In the western zone of operations, coalition and Iraqi security forces conducted 194 patrols and three offensive operations, capturing 11 enemy, and denying entry to 82 personnel at Trebil.  Coalition forces continue training 520 Iraqi Civil Defense Corps members, 240 police recruits, and 115 border police throughout the region; 214 border police candidates graduated today and are en route to al Qaim for operations.  This brings the total of border police in the al- Ansar region to 937.

 

            Coalition forces in the west conducted a cordon-and-search in Fallujah to kill or capture Amin Jasim Sahab and Major General Mahmoud.  Both primary targets were captured.  Sahab is a former Farah level  Ba'ath party member, and is believed to be responsible for inciting anti-coalition activities in the Fallujah area; while Major General Mahmoud is an anti-coalition cell leader, and reportedly has direct ties to the former regime leader Saddam Hussein.

 

            Civil affairs personnel conducted an analysis of the current economic situation Usophia (ph).  Many citizens expressed appreciation for the projects, the veterans affairs and the unemployment offices, and the efforts of coalition forces to provide work for them.

 

            In the central-south zone of operations, a demonstration of 500 persons occurred between 1000 and 1400 yesterday near the city council facility at al Kut.  The demonstrators were dissatisfied with the local economy, jobs and fuel situation.  Coalition forces fired warning shots, after shots were fired, to restore order.  One demonstrator was killed and two were wounded by Iraqi police, and 19 demonstrators were detained.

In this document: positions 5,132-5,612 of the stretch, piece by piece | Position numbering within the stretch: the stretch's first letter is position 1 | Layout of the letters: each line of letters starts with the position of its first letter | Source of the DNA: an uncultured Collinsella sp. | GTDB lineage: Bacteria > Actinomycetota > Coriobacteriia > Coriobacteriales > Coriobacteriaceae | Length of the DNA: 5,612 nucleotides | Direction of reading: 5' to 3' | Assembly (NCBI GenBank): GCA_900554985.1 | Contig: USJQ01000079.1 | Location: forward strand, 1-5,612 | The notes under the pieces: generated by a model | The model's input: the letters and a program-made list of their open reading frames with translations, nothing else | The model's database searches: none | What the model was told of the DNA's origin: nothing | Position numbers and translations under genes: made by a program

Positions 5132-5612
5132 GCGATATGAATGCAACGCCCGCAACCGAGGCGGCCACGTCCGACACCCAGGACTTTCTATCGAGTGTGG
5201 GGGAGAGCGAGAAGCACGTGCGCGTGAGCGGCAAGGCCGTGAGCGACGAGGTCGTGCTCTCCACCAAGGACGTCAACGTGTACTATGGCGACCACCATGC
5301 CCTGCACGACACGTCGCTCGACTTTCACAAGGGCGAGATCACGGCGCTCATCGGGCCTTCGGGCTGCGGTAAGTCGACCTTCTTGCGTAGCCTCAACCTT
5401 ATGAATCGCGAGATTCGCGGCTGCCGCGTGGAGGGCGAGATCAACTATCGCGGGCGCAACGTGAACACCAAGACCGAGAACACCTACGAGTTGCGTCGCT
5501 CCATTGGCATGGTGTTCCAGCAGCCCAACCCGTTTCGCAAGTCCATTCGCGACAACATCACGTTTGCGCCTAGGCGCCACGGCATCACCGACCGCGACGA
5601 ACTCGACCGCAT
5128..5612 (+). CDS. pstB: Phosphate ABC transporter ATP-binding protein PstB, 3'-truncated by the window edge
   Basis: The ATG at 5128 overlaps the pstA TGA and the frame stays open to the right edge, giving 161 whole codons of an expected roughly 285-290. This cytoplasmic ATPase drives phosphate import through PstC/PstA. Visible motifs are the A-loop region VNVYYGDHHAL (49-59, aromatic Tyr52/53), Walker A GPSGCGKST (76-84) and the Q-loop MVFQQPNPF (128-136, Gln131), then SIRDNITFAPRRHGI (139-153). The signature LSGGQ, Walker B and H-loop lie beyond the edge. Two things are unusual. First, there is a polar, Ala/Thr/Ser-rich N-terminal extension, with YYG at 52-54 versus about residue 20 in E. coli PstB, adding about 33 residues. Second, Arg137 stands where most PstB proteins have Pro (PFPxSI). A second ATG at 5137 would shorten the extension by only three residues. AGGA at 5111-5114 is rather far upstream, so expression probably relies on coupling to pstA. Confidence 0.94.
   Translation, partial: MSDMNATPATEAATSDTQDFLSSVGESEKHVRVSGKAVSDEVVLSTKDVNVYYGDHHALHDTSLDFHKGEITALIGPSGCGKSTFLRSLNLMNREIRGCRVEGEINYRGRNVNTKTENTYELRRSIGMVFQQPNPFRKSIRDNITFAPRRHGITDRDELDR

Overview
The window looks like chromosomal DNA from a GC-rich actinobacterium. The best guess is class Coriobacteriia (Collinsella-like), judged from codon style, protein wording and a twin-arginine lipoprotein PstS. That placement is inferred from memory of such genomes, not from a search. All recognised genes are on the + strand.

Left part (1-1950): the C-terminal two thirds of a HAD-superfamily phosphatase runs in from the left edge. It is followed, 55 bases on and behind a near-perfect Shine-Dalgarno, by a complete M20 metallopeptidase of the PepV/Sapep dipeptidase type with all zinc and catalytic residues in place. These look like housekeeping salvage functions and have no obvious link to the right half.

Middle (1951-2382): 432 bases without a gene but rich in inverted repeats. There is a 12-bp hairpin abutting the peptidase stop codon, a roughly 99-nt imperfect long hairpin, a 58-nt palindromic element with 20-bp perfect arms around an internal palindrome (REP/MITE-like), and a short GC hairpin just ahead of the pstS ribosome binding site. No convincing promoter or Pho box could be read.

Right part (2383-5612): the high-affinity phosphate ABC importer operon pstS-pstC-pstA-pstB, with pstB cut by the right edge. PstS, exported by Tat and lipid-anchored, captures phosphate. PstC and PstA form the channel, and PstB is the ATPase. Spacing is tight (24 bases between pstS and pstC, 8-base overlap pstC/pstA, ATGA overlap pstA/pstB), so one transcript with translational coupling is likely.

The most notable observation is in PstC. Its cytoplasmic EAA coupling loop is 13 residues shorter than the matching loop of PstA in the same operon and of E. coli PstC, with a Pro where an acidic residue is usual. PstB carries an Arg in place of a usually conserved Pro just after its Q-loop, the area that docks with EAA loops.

In the southeastern zone of operations, coalition forces yesterday continued to monitor the situation in Al-Amarah.  Two hundred persons gathered in front of the CMIC house, and a further 50 in front the town hall.  After a bit of minor stone -throwing, and with the approach of coalition forces, the crowd turned peaceful and disbursed.

 

            MR. SENOR:  We are happy to take your questions.

 

            Yes, sir?

 

            Q     Gregor Mayer from the German Press Agency.  So the incident in Baqubah means it was not a suicide attack.  And was this IED then detonated by remote control?

 

            GEN. IBRAHIM:  (In Arabic.)

 

            MR. SENOR:  Yes, sir?

 

            Q     (In Arabic.)

 

            GEN. KIMMITT:  The information we have at this time is that he was captured and he's being held.  And in the interrogation, we will find out further information.

 

            MR. SENOR:  General Ibrahim, perhaps can --

 

            GEN. IBRAHIM:  (In Arabic.)

 

            MR. SENOR:  -- yes, provide -- may talk a little bit about his role in the former regime.

 

            GEN. IBRAHIM:  (In Arabic.)

 

            MR. AL-KIFA'I:  (In Arabic.)

 

            MR. SENOR:  Before I take another question, I just also -- I'll let you know that Hamid al-Kifa'i is here, the spokesman for the Iraqi Governing Council, who can also answer questions.

 

            Yes, sir?  Yeah.

 

            Q     Sam Dagher with AFP.  A question for General Ibrahim. (Continues in Arabic.)

 

            GEN. IBRAHIM:  (In Arabic.)

 

            Q     (In Arabic.)

 

            GEN. IBRAHIM:  (In Arabic.)

 

            Q     (In Arabic.)

 

            GEN. IBRAHIM:  (In Arabic.)

 

            Q     (In Arabic.)

 

            GEN. IBRAHIM:  (In Arabic.)

 

            Q     (In Arabic.)

 

            GEN. IBRAHIM:  (In Arabic.)

 

            Q     (In Arabic.)

 

            (Off-mike conferral among briefers.)

 

            GEN. KIMMITT:  I think what is clear is that there were five killed at the site.  Now if there is a clarification that needs to be done with the most current report, the report I have is a couple of hours old, and I would defer to General Ibrahim as to the most recent information.

 

            MR. SENOR:  Lisa, yes.  Welcome back.